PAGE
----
Assessing the ecological values of rivers: an application of a multi-criteria approach to rivers of the South Coast Region, Western Australia
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- Stewart, B.A. Biodivers Conserv (2011) 20: 3165. doi:10.1007/s10531-011-0111-3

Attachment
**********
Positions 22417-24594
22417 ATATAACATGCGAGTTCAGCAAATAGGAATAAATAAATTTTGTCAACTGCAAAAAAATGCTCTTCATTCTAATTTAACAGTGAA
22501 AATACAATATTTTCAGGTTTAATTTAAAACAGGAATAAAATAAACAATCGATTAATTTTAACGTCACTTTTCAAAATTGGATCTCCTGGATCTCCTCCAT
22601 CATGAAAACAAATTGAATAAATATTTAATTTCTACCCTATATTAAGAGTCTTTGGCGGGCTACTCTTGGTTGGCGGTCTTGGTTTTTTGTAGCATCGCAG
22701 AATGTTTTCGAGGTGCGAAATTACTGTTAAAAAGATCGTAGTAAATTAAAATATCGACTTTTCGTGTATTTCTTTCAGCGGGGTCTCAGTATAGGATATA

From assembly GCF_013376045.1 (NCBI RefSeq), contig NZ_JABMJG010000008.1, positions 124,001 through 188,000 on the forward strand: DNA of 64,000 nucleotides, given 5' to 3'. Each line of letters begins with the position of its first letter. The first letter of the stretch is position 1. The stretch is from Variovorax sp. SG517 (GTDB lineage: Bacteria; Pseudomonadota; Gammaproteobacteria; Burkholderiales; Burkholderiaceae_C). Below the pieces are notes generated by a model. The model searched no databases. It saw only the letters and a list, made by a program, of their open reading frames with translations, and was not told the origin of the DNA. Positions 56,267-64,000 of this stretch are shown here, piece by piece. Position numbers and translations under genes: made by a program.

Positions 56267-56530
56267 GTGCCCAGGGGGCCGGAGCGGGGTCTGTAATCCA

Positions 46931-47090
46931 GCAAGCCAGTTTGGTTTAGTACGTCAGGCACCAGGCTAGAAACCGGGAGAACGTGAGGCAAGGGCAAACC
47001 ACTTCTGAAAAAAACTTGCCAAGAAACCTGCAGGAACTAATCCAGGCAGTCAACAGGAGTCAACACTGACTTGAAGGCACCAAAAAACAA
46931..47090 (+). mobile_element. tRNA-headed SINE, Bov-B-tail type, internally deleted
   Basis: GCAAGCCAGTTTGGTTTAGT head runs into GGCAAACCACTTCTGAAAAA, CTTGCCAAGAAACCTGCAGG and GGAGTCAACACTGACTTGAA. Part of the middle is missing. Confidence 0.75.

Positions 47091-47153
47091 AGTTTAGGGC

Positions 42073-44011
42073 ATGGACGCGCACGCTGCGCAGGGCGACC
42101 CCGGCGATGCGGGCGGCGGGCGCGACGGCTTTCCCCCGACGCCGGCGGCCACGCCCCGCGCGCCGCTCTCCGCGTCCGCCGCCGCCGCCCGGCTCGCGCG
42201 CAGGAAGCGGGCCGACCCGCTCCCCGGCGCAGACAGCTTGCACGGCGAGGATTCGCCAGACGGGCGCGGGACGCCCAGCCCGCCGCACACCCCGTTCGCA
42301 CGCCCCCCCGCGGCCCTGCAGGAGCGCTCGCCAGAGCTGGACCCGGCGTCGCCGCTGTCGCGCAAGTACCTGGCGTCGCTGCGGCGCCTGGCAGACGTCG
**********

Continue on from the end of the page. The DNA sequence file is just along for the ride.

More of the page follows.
There is a growing awareness that in the light of increased threats, Australia’s freshwater ecosystems of highest value need to be protected. This implies that a consistent and comprehensive system for the classification of freshwater systems in terms of their ecological values is required for conservation planning. Despite earlier steps taken to develop appropriate methodologies for prioritising Australian waterways for protection, there is, as yet, no nationally agreed method for prioritising waterways in Australia based on their ecological values. Using the core criteria of naturalness, representativeness, diversity, rarity and special features, this paper describes the development of a framework of criteria, indicators and measures for the identification of high conservation value aquatic ecosystems, and trials this system by undertaking a comparative assessment of the ecological values of river systems in the South Coast region, Western Australia. A total of 33 river systems located in two aquatic bioregions were successfully ranked according to their ecological value, confirming that the development and implementation of a relatively simple system for assessing ecological values of Australian rivers shows promise, and that core criteria identified previously in the literature provide a good starting point for assessing ecological values of Australian aquatic ecosystems.